Sunday, 18 September 2011

Cider Making

Heavy rain here in Wales today. I have to say that I'm not that sorry, we've had a dry year even if it's not been that warm a summer. More to the point I'm feeling a bit smug having completed the outdoor jobs that needed to be done before it started. Our new 'slug clearance squad' (AKA the ducks) are enjoying it as well.

 I got the apple pressing done on Thursday and it yielded 11 gallons, that was from two young trees and the fallers from a third. This is a mixture of Major, Early Red Jersey and Tom Putt. The first two varieties are about three weeks early and I find the sugar content is a bit low. All our apples are coming ripe early this year, most three or four weeks!

I will need to upscale my cider making equipment soon as the new trees come into production. My mill is a home made 'studded cylinder' type and was made to be pedal powered. However when I'm doing the pressing alone I hook it up to an old washing machine motor.

The pommace made by this mill is quite fine and I get a good juice recovery, in excess of 50% with cider varieties. I do find it helps, especially with non cider apples, to mill one day and press the next.

The wasps made the whole process more exciting than usual! This is a sure sign that I'm doing my pressing earlier than in previous years, usually they are gone. Above is a pic of the pommace as milled into the bucket and transfered to the drum of the press (also home made). Below is the whole press assembly.

It gives just over a gallon of juice per fill, so not bad for small scale or single variety work, but not big enough for serious work!

Just to the right of the press you can just see my latest find. A set of scales from a local auction house. They were billed as sack scales, but turn out to be old medical scales, fine by me, they'll weigh apples just as well! The interesting thing is when I looked up the maker they were made between 1871 and 1874. One hundred and fortyish years old. When I've refurbished them they'll be good for that again I would say.

The rains seems to have stopped now so I'd better get out and get on. Back soon.

Thursday, 15 September 2011

Dried Apple - 36 hours later

The Mark 2 apple drier has completed it maiden voyage, or something like that. Anyway it's dried the apple we put in it in in 36 hours. I left it a bit longer than was absolutely necessary to make sure it was done. It came out like leather; flexible, but tough! To answer a question I had by email, we peel the apples first, then core them then slice them. Some slice better than others, some being very brittle, but it is still possible to skewer the bits even if the rings have broken up.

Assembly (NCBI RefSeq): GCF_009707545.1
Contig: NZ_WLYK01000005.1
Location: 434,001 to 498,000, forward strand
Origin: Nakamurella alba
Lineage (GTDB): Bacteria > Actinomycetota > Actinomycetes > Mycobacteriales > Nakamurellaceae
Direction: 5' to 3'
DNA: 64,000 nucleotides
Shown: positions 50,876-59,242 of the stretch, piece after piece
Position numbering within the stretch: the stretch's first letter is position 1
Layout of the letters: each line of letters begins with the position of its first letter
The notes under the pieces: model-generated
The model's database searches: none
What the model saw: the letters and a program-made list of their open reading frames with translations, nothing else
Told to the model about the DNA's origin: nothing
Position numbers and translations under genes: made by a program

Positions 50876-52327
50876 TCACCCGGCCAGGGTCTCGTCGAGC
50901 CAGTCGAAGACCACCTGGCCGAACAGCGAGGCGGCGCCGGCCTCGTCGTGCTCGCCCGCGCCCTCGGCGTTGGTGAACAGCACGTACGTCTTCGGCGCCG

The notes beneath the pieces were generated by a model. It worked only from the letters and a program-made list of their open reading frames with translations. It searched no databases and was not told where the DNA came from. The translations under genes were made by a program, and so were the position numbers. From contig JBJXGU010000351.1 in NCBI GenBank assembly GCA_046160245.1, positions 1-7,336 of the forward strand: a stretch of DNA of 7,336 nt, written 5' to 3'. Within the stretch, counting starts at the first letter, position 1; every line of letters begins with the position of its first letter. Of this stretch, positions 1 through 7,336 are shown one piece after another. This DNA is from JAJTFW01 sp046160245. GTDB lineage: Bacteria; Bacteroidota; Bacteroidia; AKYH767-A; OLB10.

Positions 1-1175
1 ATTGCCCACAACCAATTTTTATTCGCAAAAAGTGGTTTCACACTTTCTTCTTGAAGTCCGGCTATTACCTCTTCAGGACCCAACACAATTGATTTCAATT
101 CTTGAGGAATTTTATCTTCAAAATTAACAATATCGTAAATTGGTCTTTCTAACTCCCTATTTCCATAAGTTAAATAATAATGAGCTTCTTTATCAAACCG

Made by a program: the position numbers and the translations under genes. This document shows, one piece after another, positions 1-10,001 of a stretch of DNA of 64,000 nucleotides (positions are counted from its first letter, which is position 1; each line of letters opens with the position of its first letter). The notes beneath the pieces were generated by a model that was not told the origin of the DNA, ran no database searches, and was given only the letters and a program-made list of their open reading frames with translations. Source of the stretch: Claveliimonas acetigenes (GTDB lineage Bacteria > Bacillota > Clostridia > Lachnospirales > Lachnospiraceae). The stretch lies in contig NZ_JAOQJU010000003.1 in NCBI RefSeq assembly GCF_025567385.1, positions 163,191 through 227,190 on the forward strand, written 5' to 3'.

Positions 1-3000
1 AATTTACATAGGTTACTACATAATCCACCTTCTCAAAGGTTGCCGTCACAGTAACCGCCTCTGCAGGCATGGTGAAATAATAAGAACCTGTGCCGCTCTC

The best one were as follows: James Grieve, best tasting. Charles Ross, which did not discolour so much and tasted good. Tom Putt which has a nice sharp twang to it and a new variety from a seedling (I call it Red Spot) which is beautifully sweet. We did try other varieties, but they did not taste so good! None of them were recognised 'drying varieties' but it's a case of use what you've got. So it is not rocket science and I wish you all good drying. Oh yes, the dried apple weighed in at 7 ounces and just fitted into a 2 pound preserving jar, I guess we could have got a bit more in the drier if we'd tried.

Tomorrow is a cider making day so I'll try to remember to take some photos.

Tuesday, 13 September 2011

DIY Apple Drier

So apple time is here again and having had success with the mark one DIY apple drier I decided to see if I could make it a bit more robust. It was, after all, only a cardboard box, some knitting needles, kebab skewers and a dehumidifier. BUT it worked.
The mark two is a little more sophisticated, it's a cardboard box, a wooden frame, kebab skewers and a dehumidifier. As you can see a lot of development work has gone into this new design.
The idea is to use the dehumidifier to blow a stream of warm dry air over the apple rings, which are suspended on the wooden skewers. The box I used is a flower box which florists throw out by the dozen. The wooden frame makes it all a bit more robust than just sticking knitting needles through the cardboard, as I did in the Mk 1. Some skewers are stapled to the frame to support the ones on which the apple rings are threaded. A door is cut in the box to make it easy to load the apple.
A hole also needs to be cut for the dehumidifier to blow into. Of course there has to be a hole in the top allowing the air to leave, in this box the hand holes were big enough.
The apples need to be cut quite thinly, no more than 1/4" or 6mm. The mark one dried them in about a day, we'll see how the Mark 2 performs.